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October 1996, Volume 3, Number 10

Immigration into Argentina

Argentina (36 million population) is a magnet for migrants from Bolivia (seven million), Peru (24 million) and Paraguay (five million).

Argentina has an estimated 200,000 illegal immigrants, and the debate over what to do about illegal immigrants sounds very familiar to Americans. There are those who say that, with a 2,500-mile western border which has 795 crossing points, Argentina cannot stop illegal immigrants, and that Argentineans do not want to do certain types of jobs.

The Bermejo River that separates Argentina ($8,200 per capita GNP) and Bolivia ($900 per capita GNP) has been likened to the Rio Grande. Bolivians have long been Argentina's migrant workers, cutting sugar cane and picking oranges in the northern provinces, and working their way south to vineyards in the wine country and potato farms near Buenos Aires. More recently, Bolivians have found jobs picking apples in the flatlands near Patagonia, replacing Chileans.

Some Argentineans complain of the "Bolivianization" of northern Argentina.

The countries of Argentina, Brazil, Uruguay, Paraguay, Chile and soon Bolivia are linked in a free-trade area, and there is a long-standing tradition that allows the free transit over borders of residents living within 30 miles of the border.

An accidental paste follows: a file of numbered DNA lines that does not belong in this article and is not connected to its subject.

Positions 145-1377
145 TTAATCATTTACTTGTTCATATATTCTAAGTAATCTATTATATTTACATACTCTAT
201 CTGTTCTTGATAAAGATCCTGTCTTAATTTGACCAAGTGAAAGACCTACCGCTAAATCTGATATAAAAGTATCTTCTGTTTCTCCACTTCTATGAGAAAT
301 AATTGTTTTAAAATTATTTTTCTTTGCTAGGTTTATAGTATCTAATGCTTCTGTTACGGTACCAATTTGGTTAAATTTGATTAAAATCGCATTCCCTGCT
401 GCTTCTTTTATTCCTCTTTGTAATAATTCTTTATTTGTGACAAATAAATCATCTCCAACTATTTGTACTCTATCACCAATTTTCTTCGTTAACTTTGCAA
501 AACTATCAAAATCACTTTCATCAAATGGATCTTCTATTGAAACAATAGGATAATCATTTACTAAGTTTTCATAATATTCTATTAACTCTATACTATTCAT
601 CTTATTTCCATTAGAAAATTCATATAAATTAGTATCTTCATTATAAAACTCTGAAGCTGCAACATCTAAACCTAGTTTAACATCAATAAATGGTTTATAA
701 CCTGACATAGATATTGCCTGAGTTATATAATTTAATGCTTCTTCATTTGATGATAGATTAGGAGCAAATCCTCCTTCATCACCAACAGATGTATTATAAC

Some estimates put the number of illegal Bolivians in Argentina at 200,000. Many are in Buenos Aries, where Korean-owned textile factories hire illegal Bolivian and Paraguayan workers for as little as $300 a month for a 60-hour week.

Argentina in July had a 17 percent unemployment rate, which has led the government to step up the enforcement of immigration laws. One requirement, that tourists from neighboring countries show they have at least $1,500, has spawned a new business--the lending of $1,500 by the hour so that Bolivians and Peruvians can enter Argentina.

Argentina in 1991 had five percent foreign-born residents, down sharply from 1914, when one-third of Argentina's residents were born abroad--40 percent of the foreign born were from Italy, and 35 percent from Spain.

In Peru, unemployment is eight percent, and underemployment is 75 to 90 percent. About 20 percent of Peruvians live in "critical poverty."

Gabriel Escobar, "Free Trade Leads to Mobile Labor as Bolivians Seek Jobs in Argentina," Washington Post, September 15 1996. Sebastian Rotella, "Argentina's frontier of promise; a country shaped by European settlers sees its future in new immigrants from its impoverished Latin American neighbors," Los Angeles Times, June 8, 1996. Felix Raucana, "Peru's war on poverty stalls; for the 55 percent facing hard times, the emergency handouts and aid programs have failed," Chicago Tribune, June 7, 1996.